I think everyone but James Jones looks at his league-high 14 touchdowns in 2012 as a bit of an aberration. Conversely, Jones is better than his three end-zone journeys from last season state. Unlike Green Bay, where he competed with a deep, talented group for touches, Jones will be the primary target in Oakland. Circle Jones as an underrated 1,000-yard candidate on draft day.
Streater’s 6’3” frame and sound 2013 season (60 grabs, 888 yards) make him an intriguing add in the later rounds of the draft, mostly in the mindset of a WR4. Streater’s also entering his free-agent year, providing more incentive to perform in 2014. He won’t pile up scores (just seven touchdowns in 32 career games), but he definitely justifies a spot on your fantasy radar.
Moore may garner similar attention, yet it’s unfounded. The organization is losing patience with Moore and his inconsistency, and there’s a legitimate shot Moore could end up as the fourth or fifth receiver on the depth chart. Stay away on draft day, and even if he posts a few decent games to start the season, know the juice is likely not worth the squeeze.
Tight End – David Ausberry
Fantasy owners might be expecting Mychal Rivera in this spot, yet Ausberry has been running with the first-team unit in OTAs thanks to his run-blocking abilities. He won’t provide much from a yardage and reception standpoint, but could be serviceable as a poor man’s Scott Chandler. I swear that was a compliment.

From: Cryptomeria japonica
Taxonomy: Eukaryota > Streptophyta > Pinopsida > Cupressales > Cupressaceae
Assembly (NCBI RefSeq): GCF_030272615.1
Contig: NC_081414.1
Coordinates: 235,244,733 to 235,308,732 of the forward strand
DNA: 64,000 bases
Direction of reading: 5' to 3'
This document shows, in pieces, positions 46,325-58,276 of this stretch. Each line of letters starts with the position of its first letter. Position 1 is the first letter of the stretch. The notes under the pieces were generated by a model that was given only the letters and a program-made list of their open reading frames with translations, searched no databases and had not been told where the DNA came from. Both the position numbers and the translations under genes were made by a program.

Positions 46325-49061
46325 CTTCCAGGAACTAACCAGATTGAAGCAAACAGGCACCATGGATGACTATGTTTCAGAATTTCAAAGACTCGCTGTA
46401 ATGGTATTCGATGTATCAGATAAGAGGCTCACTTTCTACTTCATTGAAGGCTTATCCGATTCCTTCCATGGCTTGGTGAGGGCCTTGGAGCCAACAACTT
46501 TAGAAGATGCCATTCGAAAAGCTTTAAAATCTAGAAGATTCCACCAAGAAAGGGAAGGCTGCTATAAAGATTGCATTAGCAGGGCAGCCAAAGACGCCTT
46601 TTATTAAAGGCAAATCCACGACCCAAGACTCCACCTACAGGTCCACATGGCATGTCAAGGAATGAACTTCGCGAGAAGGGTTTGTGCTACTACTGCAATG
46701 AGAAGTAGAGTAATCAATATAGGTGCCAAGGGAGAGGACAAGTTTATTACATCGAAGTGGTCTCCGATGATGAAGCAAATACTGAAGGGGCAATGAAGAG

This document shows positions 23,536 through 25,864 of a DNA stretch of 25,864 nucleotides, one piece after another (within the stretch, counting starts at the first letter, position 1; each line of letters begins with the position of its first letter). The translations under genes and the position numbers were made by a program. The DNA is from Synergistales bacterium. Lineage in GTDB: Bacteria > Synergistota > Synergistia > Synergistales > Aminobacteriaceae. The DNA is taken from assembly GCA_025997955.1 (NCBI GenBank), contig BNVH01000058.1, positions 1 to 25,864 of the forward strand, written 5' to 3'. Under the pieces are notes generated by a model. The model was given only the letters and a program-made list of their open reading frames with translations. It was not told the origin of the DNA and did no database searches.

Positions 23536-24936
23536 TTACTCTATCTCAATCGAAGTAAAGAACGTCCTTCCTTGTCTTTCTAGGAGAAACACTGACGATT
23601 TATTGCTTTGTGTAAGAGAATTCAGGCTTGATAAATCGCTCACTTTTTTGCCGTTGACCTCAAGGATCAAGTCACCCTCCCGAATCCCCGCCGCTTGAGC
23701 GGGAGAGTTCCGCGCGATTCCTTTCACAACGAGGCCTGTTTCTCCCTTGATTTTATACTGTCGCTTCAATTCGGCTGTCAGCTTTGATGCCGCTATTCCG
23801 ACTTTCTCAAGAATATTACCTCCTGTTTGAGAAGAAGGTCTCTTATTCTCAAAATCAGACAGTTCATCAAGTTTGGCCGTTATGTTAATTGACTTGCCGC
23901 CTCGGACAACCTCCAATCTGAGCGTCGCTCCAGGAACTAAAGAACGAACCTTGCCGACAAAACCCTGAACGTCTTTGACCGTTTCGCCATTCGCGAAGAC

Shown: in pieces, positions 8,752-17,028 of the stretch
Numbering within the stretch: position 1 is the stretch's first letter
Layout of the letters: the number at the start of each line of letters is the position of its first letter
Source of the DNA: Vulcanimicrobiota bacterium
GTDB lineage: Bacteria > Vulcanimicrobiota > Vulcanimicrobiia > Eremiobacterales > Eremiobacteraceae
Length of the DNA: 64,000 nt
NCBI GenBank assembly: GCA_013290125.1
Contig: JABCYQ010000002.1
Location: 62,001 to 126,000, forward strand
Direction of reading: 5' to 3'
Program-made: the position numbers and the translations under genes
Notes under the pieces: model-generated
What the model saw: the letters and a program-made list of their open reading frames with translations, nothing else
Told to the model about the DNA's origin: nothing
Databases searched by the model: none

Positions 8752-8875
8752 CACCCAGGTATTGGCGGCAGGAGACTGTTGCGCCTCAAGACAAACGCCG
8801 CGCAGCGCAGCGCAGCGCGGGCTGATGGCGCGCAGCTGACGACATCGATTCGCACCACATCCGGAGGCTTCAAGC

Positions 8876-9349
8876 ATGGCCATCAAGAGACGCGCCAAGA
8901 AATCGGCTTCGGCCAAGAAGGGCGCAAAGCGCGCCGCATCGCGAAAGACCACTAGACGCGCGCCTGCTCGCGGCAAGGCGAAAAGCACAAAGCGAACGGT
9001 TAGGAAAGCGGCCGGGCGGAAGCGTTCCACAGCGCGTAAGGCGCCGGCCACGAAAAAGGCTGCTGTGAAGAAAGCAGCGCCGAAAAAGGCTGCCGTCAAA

Ausberry should be off your fantasy draft board, but could be a pick-up in a bye week or for owners in a tight-end pinch.
Rookie to Watch – Derek Carr
Oakland’s intention is to keep Carr on the pine in 2014, with hopes the year of study and preparation will better serve the young arm versus a baptism by fire. However, Schaub has been far from durable in his career, and with Matt McGloin and Trent Edwards as the other quarterbacks in Oakland’s arsenal, it’s easy to envision Carr taking snaps this fall.
In dynasty leagues, I could see Carr as a mid-round investment, and do think he has a better environment than fellow rookie signal caller Blake Bortles. If he can translate his accuracy from Fresno State into the pros, Carr could eventually be a top-12 arm in the NFL.
Kicker – Sebastian Janikowski
Ready to feel old? Seabass is entering his 15th year in the league. Father Time, he is an undefeated foe.
While he’s one of the more popular and famous kickers in the league, Janikowski clearly has little left in the tank, finishing last in the NFL in field-goal percentage (70 percent) and 28th in makes. On the bright side, he faces little competition for the job, but owners should avoid Janikowski this season.
I like the Justin Tuck signing, and I’m always going to support a fellow Mid-American Conference attendee, so thumbs-up on the Khalil Mack draft pick. Alas, LaMarr Woodley has not been much of a factor the past few seasons, and I doubt many non-Oakland fans can name any other defensive players on the Raiders.
Oakland gave up the most points in the AFC last season at a 28.3 clip per game. The resistance won’t be that bad in 2014, but not good enough to draw the eye of fantasy owners.